According to multiple sources, representatives from some powerful edge providers and the association representing telcos USTelecom are breaking bread Tuesday night (March 13) in Washington to talk about network neutrality legislation.
That comes as edge providers are backing court challenges to the FCC's December 2014 network neutrality regulation rollback that USTelecom and other ISPs support and both are looking to Capitol Hill for some help.
A spokesperson for INCOMPAS, whose members include Facebook, Microsoft and Netflix, confirmed that its CEO, Chip Pickering, will be in attendance, but described it as a social gathering that happens from time to time. A USTelecom spokesperson had no comment.
Among those not in attendance will be anyone from NCTA-The Internet & Television Association, a spokesperson confirmed. NCTA President Michael Powell has made no secret of his view that the government needs to start scrutinizing the power of the edge.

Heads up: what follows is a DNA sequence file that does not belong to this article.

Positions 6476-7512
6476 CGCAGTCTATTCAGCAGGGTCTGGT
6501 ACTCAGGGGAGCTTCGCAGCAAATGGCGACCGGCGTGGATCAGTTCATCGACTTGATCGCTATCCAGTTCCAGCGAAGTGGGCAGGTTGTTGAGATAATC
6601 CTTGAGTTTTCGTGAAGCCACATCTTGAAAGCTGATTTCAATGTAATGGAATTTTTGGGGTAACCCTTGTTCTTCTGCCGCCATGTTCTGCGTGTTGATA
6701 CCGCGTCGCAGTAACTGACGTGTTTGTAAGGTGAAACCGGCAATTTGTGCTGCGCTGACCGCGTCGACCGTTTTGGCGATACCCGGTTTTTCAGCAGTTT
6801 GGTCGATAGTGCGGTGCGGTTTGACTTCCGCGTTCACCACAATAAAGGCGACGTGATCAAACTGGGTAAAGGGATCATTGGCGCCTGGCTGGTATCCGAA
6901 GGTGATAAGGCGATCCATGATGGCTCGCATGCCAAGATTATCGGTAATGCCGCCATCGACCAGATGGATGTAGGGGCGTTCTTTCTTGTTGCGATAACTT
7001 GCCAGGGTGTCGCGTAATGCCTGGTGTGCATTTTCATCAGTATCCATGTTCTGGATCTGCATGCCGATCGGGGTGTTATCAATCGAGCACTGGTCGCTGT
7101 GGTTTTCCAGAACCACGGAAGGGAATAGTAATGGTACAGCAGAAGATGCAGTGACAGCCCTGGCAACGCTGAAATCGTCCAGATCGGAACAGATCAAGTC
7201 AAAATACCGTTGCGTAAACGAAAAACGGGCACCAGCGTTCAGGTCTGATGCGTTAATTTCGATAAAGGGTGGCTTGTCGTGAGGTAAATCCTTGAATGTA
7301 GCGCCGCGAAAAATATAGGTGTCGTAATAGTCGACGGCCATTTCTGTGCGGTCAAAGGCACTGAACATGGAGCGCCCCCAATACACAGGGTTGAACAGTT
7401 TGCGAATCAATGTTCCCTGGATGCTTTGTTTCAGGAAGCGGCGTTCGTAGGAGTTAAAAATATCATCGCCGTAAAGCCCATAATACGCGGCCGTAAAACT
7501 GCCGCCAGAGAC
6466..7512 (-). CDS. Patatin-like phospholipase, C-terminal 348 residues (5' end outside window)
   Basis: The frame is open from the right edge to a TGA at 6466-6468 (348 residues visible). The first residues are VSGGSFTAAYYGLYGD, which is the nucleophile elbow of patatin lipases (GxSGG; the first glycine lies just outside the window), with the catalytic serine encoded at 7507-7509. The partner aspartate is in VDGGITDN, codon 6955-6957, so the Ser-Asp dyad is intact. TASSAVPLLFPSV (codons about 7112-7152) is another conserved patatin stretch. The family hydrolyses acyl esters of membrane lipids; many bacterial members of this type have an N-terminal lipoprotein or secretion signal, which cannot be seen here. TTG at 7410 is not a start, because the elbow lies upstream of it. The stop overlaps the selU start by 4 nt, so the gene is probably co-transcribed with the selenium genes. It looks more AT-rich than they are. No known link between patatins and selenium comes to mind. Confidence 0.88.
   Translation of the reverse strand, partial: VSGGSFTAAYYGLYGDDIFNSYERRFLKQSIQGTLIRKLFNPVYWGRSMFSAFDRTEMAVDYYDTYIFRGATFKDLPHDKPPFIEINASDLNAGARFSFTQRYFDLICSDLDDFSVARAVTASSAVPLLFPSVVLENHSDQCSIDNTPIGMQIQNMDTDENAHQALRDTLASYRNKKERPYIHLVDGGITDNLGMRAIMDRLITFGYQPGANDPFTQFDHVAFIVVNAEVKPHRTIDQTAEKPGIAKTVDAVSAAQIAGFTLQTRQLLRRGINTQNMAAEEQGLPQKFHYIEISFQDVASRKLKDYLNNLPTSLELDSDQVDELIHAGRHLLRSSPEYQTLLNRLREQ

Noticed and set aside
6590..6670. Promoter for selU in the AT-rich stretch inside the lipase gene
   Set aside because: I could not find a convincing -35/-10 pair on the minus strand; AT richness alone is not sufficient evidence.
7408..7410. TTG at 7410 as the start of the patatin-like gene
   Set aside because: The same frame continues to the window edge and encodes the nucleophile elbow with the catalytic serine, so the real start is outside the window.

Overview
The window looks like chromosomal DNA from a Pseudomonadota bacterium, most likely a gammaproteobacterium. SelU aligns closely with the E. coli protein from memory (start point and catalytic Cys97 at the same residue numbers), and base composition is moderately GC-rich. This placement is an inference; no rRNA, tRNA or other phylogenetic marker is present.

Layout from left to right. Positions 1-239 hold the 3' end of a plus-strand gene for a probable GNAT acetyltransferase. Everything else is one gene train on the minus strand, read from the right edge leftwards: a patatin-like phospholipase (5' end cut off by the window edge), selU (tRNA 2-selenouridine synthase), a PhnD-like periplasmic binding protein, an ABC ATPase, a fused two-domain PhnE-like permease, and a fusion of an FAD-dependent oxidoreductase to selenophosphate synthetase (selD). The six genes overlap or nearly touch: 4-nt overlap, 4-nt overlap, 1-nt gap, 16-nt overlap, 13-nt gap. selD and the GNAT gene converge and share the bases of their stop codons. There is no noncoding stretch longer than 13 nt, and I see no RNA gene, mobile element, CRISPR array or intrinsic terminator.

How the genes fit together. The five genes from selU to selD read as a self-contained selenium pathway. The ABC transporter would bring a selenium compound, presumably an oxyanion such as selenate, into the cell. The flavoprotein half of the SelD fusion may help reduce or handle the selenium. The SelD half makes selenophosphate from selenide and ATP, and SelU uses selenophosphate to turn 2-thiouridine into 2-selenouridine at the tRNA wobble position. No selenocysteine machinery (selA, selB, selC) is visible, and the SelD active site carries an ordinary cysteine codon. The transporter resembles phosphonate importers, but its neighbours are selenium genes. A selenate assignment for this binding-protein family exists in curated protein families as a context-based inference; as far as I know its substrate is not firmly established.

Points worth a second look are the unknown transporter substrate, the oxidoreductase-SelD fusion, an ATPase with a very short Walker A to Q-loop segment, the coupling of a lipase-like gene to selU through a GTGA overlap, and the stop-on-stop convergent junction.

Both edge providers and ISPs have suggested legislation is needed to prevent the legal and political pendulum swings that have kept network neutrality rules hostage to years-long court battles and the changes in administrations, but what the new rules should be and how the FCC's authority should be clarified remain tough nuts to crack.
One key issue is whether internet access should be classified as a Title II common carrier service, as many Democrats and net neutrality activists, have insisted, or whether it should be defined as a Title I information service not subject to common carrier regs.
Edge providers have generally been OK with the government holding ISPs to bright-line net neutrality rules, but edge providers like Google, Twitter, Facebook and Amazon, have increasingly been brought into the conversation about what companies are in a position to exercise control over access to content, related to issues like privacy, cyberbullying, sexual exploitation on line and fake news.
So, another issue with net neutrality legislation is whether new rules about transparency and nondiscrimination should apply to the edge, not just ISPs.